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As regular readers know, I do a weekly radio spot with Nicole Sandler, and today we tried to climb out of the black hole of American injustice and apathy as we discussed some of the stories you won't hear or see in the corporate media.

Every week, Nicole has someone on from Talk Radio News Service who fills her in on the morning's breaking news. Chief White House correspondent and global analyst Victoria Jones was her TRNS guest this week, and this is the disturbing report that she brought us. Ready? Emphasis mine:

Intel Chief Issues Press Limits:

The Obama administration has barred officials at 17 agencies from speaking to journalists about unclassified intelligence-related topics without permission. The directive, issued by DNI James Clapper, also requires agencies' employees to report any unplanned contact with journalists (NYT, Hill, me) [Laffy Note: If you recall, Clapper wasn't exactly forthcoming with Congress about NSA surveillance.]

• Officials who violate the directive may be disciplined or fired. The directive was issued in March. Clapper also issued rules to protect whistle-blowers who report info about waste, fraud or abuse via approved govt channels, although not to the news media

• Those rules, carrying out a presidential order, don't apply to intel contractors, only agency employees, a gap that's attracted scrutiny amid the debate over leaks by former contractor Edward Snowden - who pointed out he wasn't covered

The directive was reported by Steven Aftergood, head of the Project on Govt Secrecy. He wrote: "So under most circumstances, an intel community employee is at liberty to discuss unclassified "intelligence-related information" with his or her next-door neighbor,"

• "But if the neighbor happened to be a member of the media, then the contact would be prohibited altogether without prior authorization." (well, when you put it like that...)

You can read more details here, at the New York Times. This is not easy news to process, let alone accept.

Needless to say, Nicole and I lamented about the state of our dwindling rights, the decrease in feasible ways to organize and fight back, our abysmal lack of real news, and the mounting difficulty in disseminating accurate information, the soon-to-be extinct liberal radio outlets (did I mention Randi Rhodes is going off the air on May 16th?), among other things. The Political Carnival will post the podcast covering all of this later today.

The account above followed news of the terrible Supreme Court ruling that upheld Michigan’s affirmative action ban.

Jacob Dean of Filter Free Radio posted this quote in the chat room during the show:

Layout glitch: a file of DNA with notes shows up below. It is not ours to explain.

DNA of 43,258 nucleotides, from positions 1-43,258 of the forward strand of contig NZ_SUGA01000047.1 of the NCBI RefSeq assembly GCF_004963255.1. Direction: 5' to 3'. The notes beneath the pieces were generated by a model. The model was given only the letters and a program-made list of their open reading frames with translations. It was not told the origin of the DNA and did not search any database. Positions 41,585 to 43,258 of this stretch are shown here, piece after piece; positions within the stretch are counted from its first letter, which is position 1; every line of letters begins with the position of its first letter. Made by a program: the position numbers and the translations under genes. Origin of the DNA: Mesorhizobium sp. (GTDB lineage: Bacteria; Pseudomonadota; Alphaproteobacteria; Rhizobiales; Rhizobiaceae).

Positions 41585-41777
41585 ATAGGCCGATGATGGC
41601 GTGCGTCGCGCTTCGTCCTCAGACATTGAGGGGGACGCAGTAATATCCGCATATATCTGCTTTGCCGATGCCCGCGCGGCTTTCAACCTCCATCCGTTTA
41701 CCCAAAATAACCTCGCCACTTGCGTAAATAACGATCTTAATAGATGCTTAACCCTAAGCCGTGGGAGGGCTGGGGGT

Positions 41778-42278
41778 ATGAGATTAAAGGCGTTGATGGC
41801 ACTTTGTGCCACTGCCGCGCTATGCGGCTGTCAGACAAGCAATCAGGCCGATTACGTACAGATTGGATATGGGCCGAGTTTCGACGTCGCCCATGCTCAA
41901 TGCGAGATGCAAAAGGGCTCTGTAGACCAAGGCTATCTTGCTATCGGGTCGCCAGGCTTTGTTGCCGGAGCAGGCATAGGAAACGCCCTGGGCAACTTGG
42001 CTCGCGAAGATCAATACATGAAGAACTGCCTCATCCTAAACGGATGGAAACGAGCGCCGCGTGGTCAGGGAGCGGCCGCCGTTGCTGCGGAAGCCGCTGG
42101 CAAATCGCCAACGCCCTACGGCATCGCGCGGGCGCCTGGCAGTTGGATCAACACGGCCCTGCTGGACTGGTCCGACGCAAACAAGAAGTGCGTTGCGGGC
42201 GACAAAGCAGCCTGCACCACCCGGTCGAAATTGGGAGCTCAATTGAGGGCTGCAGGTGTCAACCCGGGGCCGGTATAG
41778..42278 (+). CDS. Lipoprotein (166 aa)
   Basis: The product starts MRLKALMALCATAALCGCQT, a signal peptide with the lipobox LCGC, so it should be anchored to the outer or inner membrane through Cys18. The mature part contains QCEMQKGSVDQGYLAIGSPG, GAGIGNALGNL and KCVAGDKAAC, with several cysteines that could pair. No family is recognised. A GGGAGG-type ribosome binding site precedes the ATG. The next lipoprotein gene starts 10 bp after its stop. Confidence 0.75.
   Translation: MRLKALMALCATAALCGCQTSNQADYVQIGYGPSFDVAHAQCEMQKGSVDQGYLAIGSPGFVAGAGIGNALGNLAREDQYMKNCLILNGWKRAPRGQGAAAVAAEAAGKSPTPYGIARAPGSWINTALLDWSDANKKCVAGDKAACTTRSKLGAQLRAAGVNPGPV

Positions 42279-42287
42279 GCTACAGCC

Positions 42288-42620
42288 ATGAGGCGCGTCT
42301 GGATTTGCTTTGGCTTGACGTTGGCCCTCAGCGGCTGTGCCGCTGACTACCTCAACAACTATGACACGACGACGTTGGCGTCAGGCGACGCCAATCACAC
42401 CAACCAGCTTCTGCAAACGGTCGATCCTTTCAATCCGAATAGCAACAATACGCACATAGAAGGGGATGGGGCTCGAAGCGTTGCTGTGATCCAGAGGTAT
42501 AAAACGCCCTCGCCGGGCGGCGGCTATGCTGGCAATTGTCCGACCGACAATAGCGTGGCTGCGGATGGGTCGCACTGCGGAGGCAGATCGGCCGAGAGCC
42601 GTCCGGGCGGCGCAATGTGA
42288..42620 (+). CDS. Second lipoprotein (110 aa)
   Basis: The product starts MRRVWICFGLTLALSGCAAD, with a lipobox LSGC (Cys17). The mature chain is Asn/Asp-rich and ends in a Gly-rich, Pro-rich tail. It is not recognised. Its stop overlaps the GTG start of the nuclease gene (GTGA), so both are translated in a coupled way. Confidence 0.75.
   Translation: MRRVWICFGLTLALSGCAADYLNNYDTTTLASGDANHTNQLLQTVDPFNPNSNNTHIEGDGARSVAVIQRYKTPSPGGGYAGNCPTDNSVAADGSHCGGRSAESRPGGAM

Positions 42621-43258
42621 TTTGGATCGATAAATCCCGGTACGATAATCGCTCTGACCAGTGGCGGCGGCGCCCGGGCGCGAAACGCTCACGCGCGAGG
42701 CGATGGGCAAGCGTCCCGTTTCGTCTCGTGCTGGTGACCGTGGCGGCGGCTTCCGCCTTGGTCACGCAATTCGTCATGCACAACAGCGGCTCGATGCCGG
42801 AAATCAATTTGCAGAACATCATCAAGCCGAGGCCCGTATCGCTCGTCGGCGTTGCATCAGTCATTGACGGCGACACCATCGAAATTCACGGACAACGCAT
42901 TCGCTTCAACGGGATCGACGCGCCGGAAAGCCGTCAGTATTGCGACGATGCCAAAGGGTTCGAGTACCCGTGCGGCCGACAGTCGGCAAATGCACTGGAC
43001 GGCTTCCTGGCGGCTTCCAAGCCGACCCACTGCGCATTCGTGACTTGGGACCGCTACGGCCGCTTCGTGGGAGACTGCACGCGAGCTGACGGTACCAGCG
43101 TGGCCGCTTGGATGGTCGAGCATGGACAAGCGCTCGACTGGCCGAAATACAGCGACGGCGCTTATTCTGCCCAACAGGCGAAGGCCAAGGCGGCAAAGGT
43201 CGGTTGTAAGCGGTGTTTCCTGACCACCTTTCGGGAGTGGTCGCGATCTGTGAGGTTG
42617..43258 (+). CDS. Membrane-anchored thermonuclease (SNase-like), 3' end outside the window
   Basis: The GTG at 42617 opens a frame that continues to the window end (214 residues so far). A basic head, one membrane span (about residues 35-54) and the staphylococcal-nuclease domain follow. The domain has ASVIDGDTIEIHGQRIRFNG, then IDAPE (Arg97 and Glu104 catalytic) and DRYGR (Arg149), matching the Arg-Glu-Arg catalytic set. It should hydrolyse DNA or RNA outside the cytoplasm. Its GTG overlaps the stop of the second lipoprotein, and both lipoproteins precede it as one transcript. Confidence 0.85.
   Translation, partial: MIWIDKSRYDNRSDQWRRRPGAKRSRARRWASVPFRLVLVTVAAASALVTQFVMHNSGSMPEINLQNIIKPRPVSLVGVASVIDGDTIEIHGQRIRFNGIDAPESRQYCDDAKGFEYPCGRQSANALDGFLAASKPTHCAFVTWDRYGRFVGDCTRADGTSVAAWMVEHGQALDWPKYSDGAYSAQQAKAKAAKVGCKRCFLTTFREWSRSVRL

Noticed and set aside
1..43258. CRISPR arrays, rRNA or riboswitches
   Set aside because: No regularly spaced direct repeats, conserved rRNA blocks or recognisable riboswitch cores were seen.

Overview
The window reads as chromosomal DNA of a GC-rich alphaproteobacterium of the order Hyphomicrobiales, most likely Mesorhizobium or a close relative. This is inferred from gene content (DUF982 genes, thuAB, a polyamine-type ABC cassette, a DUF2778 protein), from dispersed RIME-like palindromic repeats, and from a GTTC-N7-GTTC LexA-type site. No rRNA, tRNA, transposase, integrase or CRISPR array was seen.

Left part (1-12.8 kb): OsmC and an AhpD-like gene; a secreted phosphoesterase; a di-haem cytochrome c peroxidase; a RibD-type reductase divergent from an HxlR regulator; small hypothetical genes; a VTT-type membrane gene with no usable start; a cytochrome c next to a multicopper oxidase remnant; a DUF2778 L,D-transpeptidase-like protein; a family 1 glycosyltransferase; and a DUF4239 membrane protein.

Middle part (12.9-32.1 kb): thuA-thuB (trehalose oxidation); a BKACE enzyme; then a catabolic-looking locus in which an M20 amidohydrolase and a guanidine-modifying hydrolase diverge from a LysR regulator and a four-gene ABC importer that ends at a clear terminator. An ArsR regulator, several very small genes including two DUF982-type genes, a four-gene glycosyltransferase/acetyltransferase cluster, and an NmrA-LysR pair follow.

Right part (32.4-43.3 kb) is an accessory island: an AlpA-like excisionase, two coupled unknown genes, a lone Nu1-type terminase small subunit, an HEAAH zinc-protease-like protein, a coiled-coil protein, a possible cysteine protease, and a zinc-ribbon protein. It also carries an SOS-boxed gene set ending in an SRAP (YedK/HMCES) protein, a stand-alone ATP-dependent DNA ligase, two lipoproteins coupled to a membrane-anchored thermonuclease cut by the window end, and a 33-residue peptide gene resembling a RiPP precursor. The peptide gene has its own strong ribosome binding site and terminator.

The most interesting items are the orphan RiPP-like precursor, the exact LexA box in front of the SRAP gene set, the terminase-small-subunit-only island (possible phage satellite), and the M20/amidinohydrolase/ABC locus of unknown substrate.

"We now live in a nation where doctors destroy health, lawyers destroy justice, universities destroy knowledge, governments destroy freedom, the press destroys information, religion destroys morals, and our banks destroy the economy.”

Chris Hedges

We clearly have our work cut out for us.

Voting is only part of the answer. Growing a movement, using social media, forcing our elected officials to hear us, supporting Progressive candidates for local offices on up, and refusing to accept the status quo matter. Pay attention, Progressives, organize, speak out loudly, and never ever give in or give up.

Between these reports, the (sometimes violent) extremists on the right, their lies, fear tactics, and propaganda, the growing polarization of this country, the threats of climate change and assault on civil rights, and the (often willful) ignorance of voters, it's time to wake up and act before it's too late.

We can do this. But we have to start right now.

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Military spouses, fearing loss of benefits, stay mum about sexual misconduct of husbands

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military spouses wife toughest job

Military spouses have it tough enough, what with worrying if their husband or wife will come home in one piece or even in a box. But military spouses of cheating husbands have been under additional pressure to keep quiet about the extra-curricular activities of their lawfully wedded philanderers. Why? Because if they dare expose the betrayal, they could lose "a lifetime of military benefits if their husbands were dismissed from the Army."

"You're advised to keep your mouth shut and let him retire because you could lose everything."

And so adultery and other sex-related military crimes went unreported. This is tragic.

The Los Angeles Times has an eye-opening report about women finally demanding that their families be protected if their cheating husband is punished harshly for misconduct: